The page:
By Eric Shiraev
Decades ago, in my glorious kindergarten years, I remember those spontaneous episodes of verbal dueling we were engaged with one another, from time to time. Out of nothing, armed with a scarce arsenal of extremely bad words known to the kid, we would throw obscenities at our peers only to dodge the equally infantile yet similarly disgusting insults. There were no rational calculations, nor cognitive deductions, nor Socratic methods, nor even a hint of logic: you simply fastball your opponent with as many slurs as you can produce. Maturation brings wisdom: we all have learned to watch our mouth in public forums, to be careful and empathetic. Then came political correctness.
Yet from time to time we regress. Regression—a psychological mechanism suggested by Sigmund Freud to explain a person’s symbolic “retreat” into an infantile stage of development: a grownup would start acting or talking in a juvenile way, sometimes puzzling others. Freud believed that regression can be normal: we all tend to regress when we feel frightened, embarrassed, or irritated.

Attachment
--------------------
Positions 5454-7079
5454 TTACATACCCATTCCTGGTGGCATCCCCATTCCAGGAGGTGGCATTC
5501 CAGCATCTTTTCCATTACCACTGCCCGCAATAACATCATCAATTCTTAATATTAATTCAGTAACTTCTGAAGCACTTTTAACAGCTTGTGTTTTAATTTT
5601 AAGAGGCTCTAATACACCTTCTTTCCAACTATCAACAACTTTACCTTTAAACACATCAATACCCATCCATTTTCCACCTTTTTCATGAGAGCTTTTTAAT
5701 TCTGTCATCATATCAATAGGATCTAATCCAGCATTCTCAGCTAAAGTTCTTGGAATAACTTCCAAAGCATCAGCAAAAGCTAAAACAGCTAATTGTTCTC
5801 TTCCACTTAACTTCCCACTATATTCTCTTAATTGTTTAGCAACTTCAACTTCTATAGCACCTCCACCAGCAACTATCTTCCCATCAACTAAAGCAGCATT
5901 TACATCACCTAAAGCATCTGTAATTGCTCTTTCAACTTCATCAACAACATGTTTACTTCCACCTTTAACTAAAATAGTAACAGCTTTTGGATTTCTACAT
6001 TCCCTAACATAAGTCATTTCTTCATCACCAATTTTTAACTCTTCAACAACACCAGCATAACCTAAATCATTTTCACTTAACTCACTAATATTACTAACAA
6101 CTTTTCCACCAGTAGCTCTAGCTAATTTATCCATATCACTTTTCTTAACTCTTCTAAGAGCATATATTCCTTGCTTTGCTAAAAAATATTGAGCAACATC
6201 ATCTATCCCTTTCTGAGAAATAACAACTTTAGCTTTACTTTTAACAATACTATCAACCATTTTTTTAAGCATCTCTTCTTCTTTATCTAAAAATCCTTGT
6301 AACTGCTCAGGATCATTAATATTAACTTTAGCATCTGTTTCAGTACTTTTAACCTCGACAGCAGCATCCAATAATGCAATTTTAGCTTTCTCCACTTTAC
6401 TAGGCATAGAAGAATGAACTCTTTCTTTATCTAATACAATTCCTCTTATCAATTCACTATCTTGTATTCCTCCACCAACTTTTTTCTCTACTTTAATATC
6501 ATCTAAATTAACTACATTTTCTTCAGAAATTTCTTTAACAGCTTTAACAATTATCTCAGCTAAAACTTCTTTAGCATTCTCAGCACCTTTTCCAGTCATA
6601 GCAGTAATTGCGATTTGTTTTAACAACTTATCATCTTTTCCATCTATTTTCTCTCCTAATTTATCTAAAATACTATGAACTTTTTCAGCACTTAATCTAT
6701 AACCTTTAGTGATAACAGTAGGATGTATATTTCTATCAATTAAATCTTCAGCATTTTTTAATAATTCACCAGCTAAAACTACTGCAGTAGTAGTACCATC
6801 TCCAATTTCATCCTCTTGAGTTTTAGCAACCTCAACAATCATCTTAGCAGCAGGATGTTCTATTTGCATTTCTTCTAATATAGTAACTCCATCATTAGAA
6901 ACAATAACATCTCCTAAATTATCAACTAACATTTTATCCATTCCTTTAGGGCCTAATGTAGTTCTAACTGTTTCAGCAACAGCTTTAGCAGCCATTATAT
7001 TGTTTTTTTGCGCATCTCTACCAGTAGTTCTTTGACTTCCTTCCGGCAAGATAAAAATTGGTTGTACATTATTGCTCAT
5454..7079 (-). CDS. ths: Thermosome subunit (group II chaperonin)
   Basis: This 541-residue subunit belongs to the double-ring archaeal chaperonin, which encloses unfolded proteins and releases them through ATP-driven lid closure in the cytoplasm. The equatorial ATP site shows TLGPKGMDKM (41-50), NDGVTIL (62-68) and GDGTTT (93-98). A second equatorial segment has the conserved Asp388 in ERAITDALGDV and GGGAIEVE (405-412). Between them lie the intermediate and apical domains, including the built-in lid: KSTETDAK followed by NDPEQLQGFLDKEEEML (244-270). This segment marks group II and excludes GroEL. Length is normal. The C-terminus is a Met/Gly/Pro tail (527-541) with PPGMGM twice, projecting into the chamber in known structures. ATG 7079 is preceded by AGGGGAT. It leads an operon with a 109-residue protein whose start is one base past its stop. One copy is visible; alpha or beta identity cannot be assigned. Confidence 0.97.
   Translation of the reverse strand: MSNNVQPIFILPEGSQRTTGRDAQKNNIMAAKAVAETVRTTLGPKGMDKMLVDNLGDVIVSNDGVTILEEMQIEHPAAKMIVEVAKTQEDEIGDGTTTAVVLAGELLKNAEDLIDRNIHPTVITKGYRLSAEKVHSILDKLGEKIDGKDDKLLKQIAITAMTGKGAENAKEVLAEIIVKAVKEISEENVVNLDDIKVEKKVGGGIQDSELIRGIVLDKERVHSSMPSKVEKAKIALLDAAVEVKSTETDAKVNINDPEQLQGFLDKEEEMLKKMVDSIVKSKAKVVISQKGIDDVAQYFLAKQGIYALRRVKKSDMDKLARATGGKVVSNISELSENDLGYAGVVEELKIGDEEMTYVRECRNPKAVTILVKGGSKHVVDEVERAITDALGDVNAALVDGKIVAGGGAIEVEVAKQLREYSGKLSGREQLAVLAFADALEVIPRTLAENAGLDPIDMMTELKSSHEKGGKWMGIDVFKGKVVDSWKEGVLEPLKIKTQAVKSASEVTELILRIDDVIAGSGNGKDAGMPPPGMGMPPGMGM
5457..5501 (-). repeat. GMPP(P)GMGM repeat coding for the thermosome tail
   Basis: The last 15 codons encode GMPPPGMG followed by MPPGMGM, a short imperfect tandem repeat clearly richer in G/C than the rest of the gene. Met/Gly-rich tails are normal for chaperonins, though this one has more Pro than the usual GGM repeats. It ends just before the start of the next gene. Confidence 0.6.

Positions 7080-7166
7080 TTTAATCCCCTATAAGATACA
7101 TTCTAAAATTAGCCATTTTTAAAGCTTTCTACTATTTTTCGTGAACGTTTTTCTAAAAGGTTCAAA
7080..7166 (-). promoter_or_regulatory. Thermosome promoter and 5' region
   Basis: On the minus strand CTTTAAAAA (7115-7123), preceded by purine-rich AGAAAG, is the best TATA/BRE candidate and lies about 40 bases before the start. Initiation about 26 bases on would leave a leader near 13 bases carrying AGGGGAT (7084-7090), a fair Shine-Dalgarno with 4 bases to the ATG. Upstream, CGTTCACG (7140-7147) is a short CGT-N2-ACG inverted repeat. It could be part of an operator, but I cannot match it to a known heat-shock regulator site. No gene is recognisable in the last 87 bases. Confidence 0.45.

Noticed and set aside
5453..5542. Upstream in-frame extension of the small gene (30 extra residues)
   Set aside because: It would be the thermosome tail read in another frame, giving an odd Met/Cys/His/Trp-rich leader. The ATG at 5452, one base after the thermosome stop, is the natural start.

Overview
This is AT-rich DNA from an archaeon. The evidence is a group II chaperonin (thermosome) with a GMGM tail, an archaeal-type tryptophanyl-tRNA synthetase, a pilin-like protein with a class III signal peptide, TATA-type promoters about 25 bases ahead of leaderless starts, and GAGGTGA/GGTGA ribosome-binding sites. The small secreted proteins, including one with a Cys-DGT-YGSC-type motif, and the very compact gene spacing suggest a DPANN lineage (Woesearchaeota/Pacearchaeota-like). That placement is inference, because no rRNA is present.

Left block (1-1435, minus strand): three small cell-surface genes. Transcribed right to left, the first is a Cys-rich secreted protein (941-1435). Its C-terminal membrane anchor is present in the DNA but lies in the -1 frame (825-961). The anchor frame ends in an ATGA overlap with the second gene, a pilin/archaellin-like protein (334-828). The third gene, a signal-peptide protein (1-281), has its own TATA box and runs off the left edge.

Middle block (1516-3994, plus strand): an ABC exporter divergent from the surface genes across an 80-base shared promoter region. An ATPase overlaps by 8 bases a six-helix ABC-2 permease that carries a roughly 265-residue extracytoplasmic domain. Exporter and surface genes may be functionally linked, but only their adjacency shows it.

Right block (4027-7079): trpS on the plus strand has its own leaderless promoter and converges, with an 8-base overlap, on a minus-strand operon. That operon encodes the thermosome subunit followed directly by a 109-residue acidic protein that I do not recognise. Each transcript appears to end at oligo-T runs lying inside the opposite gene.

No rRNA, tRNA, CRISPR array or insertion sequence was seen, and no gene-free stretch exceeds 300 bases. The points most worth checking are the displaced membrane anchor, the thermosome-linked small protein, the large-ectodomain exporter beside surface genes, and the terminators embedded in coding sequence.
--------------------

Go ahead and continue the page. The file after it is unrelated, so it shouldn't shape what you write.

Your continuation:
Regression is a powerful steroid for spontaneous character attacks. As an attacker, you don’t need reason. You need no fact checking. You just insult your opponent. Smear him. Label her as bad as you can. Exaggerate. It is amazing how quickly people’s strong emotions hurl out of their subconscious mind the most unusual and disgusting nouns and adjectives. Regression is a stimulant for character duels.
“Character dueling” is an exchange of character attacks between two opponents taking turns. They can launch such attacks verbally in front of each other—as children often do. They can exchange their attacks in published pamphlets, which was a common practice in the 18th and 19th centuries. They can digitally record their insulting rounds for radio or television. Or they can launch instantaneous attacks on Twitter or other social networks. Regression weakens or even eliminates the barriers of political correctness and reveals a lot about the personality of the duelists as well as their society.